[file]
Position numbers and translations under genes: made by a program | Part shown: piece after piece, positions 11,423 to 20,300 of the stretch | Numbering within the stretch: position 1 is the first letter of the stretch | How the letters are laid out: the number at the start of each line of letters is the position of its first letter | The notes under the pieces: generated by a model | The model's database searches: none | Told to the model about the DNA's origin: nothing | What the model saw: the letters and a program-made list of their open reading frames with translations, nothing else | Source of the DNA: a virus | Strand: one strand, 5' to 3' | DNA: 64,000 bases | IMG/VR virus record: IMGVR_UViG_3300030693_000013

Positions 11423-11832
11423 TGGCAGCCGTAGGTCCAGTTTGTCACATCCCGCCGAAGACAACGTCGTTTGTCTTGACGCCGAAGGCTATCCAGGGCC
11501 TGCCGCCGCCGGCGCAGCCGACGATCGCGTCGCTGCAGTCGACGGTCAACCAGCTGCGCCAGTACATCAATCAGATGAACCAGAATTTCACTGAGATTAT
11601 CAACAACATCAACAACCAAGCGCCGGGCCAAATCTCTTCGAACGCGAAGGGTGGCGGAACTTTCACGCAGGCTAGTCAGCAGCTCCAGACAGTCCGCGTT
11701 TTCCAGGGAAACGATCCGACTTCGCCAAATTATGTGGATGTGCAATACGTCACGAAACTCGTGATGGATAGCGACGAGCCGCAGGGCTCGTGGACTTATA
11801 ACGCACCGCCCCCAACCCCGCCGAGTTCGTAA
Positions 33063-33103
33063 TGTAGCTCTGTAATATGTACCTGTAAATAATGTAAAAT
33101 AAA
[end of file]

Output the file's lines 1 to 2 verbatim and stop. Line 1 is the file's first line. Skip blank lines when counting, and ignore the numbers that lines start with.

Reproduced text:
Position numbers and translations under genes: made by a program | Part shown: piece after piece, positions 11,423 to 20,300 of the stretch | Numbering within the stretch: position 1 is the first letter of the stretch | How the letters are laid out: the number at the start of each line of letters is the position of its first letter | The notes under the pieces: generated by a model | The model's database searches: none | Told to the model about the DNA's origin: nothing | What the model saw: the letters and a program-made list of their open reading frames with translations, nothing else | Source of the DNA: a virus | Strand: one strand, 5' to 3' | DNA: 64,000 bases | IMG/VR virus record: IMGVR_UViG_3300030693_000013

Positions 11423-11832